NASA Exoplanet-Hunting Satellite is Preparing For Its Upcoming Launch
And soon, we might be finding these sorts of exoplanets as a regular occurrence. This April, NASA plans to launch an advanced satellite for tracking down exoplanets, fittingly called the Transiting Exoplanet Survey Satellite (or TESS for short), which should prove extremely valuable once it's up in space. It just needs to get there first.
But it's close, as TESS has finally arrived at the Kennedy Space Center in Florida to undergo its final preparations before its April launch from nearby Cape Canaveral. Before now, it had been sitting unfinished at a warehouse in Virginia as it spent all of 2017 under assembly, and it will spend the next month in the Kennedy Space Center's Payload Hazardous Servicing Facility (or "PHSF", one of NASA's less glamorous acronyms).
Once TESS is beyond our atmosphere, it will use four wide-field cameras to constantly scan more than 200,000 nearby or especially bright stars for traces of exoplanets. It will specifically look for transit events, which are dips in a star's brightness caused by passing planets, the method we normally use to find tiny exoplanets until our telescope technology improves by several magnitudes.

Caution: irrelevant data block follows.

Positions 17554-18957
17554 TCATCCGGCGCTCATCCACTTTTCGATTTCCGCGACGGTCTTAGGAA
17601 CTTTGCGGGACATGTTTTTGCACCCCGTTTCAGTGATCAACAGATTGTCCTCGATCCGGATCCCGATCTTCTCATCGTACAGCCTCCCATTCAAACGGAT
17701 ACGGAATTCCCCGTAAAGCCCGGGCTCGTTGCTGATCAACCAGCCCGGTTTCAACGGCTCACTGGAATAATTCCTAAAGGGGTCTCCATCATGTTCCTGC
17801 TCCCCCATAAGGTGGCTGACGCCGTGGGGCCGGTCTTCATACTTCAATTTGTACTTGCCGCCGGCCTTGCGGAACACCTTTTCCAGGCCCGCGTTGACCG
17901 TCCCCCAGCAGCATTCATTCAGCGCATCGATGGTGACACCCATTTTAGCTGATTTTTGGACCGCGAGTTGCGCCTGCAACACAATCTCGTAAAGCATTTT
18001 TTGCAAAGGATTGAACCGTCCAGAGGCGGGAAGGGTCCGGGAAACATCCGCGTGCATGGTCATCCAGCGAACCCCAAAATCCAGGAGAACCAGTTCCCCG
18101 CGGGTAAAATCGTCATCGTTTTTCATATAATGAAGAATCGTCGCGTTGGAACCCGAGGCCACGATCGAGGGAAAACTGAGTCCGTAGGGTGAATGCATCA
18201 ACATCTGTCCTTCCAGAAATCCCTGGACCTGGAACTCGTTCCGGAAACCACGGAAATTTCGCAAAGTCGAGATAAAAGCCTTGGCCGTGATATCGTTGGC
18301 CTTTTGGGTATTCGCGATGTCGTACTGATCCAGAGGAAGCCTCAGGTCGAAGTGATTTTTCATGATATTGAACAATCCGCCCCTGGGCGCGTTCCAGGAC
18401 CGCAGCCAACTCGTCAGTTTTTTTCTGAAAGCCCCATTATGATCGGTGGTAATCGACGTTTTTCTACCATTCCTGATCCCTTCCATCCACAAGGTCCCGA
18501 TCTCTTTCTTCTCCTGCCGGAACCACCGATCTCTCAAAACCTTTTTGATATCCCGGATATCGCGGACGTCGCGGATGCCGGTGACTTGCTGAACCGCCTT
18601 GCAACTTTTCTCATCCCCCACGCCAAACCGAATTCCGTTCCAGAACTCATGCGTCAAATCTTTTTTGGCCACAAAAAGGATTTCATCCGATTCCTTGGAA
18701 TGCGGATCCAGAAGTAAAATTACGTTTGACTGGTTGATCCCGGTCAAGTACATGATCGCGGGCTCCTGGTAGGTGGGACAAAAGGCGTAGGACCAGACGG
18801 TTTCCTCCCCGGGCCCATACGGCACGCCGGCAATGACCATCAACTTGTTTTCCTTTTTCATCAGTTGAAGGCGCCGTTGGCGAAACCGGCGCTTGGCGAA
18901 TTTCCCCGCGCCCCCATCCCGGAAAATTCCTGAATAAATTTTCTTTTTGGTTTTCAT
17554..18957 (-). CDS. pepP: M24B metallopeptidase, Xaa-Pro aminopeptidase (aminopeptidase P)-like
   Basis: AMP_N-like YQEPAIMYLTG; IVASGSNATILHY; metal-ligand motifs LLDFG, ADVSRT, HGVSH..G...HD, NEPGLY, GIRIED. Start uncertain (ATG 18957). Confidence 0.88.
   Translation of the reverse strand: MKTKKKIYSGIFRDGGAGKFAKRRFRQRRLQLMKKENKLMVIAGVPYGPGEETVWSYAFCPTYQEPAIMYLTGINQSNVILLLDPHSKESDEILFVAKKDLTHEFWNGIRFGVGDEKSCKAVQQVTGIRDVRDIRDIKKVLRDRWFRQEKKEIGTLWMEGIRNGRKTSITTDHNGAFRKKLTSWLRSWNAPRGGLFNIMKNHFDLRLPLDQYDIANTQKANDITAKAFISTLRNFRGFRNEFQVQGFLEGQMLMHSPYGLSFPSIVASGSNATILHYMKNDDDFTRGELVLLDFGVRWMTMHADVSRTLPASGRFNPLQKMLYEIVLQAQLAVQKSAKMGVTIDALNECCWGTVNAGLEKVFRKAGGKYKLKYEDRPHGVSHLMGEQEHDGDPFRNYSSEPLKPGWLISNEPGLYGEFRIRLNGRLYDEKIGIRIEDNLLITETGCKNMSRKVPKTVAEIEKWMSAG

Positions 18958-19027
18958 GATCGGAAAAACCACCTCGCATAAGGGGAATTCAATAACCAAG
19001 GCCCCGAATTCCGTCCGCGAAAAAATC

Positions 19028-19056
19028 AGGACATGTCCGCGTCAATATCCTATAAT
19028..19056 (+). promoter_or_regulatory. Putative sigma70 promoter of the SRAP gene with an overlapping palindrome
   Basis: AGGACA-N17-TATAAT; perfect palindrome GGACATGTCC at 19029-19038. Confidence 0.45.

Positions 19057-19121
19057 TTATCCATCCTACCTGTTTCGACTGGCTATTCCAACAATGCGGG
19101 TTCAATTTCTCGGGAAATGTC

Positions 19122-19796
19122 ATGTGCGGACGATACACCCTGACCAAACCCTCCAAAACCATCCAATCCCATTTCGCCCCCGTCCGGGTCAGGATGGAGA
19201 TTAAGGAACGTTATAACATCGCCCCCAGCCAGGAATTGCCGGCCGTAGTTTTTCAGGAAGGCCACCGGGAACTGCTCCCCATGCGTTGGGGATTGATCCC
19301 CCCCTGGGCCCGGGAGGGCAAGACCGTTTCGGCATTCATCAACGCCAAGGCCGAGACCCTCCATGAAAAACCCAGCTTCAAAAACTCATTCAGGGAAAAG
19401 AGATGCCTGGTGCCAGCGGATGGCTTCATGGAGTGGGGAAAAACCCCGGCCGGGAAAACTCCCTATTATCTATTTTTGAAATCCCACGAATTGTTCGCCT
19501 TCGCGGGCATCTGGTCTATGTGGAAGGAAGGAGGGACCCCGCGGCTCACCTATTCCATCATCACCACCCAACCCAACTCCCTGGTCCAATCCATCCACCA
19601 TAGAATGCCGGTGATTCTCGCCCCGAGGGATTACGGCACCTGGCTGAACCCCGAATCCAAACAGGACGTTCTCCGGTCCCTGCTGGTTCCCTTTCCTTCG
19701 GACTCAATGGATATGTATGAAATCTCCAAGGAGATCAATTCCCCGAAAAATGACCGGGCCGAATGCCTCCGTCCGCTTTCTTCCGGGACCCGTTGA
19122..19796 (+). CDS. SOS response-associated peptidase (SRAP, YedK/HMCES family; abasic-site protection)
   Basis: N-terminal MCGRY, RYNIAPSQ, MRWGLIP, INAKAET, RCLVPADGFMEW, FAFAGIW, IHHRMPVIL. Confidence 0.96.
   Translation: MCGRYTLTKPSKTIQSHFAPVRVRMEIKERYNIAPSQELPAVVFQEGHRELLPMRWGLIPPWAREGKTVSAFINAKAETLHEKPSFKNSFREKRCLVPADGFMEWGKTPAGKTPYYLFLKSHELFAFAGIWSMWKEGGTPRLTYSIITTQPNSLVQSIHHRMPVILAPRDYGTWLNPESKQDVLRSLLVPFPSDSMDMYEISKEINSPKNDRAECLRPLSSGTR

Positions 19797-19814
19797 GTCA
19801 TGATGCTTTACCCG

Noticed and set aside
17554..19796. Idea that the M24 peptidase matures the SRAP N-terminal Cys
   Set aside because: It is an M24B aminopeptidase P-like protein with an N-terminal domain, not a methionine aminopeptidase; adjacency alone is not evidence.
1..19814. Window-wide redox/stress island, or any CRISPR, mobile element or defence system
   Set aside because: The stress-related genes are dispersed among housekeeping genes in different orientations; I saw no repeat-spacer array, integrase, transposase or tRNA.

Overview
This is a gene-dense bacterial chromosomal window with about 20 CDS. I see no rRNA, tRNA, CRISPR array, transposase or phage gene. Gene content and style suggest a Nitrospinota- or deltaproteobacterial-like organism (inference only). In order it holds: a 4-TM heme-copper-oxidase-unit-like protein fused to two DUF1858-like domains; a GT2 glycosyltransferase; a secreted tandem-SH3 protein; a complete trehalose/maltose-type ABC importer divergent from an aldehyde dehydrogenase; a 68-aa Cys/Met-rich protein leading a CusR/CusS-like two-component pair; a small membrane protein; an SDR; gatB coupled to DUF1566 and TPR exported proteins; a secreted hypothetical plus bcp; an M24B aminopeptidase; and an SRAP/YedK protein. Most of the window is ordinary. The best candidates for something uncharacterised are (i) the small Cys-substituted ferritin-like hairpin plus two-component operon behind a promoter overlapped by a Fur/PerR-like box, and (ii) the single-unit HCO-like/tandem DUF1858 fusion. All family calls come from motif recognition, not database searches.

The soon-to-launch James Webb Space Telescope will help observe these exoplanets once it knows where to look, but it'll need TESS to find them first. And it won't be up in space until 2019 anyways.
Ready to find some planets? The next planet finder @NASA_TESS, led by @TESSatMIT, has arrived at @NASAKennedy for launch via @SpaceX no earlier than April 16, pending range approval. More: https://t.co/iqPSI0f2mf pic.twitter.com/qarOeReCQx— NASA Goddard (@NASAGoddard) February 15, 2018
Initially, the launch of TESS was supposed to happen next month on March 20, 2018, but it was delayed at the request of SpaceX, since TESS will be launched into space on one of the aerospace company's Falcon 9 rockets. SpaceX apparently felt like their hardware wouldn't be ready in time to launch TESS, perhaps because they were busy focusing on their recent Falcon Heavy launch that sent Elon Musk's car into space.
But everything seems to be running smoothly again, so we should only have to wait one extra month before we track down more exoplanets. Considering we could very well be living on one of these planets in the future, provided we find a nearby one that's similar to Earth, it's worth the effort to track them down.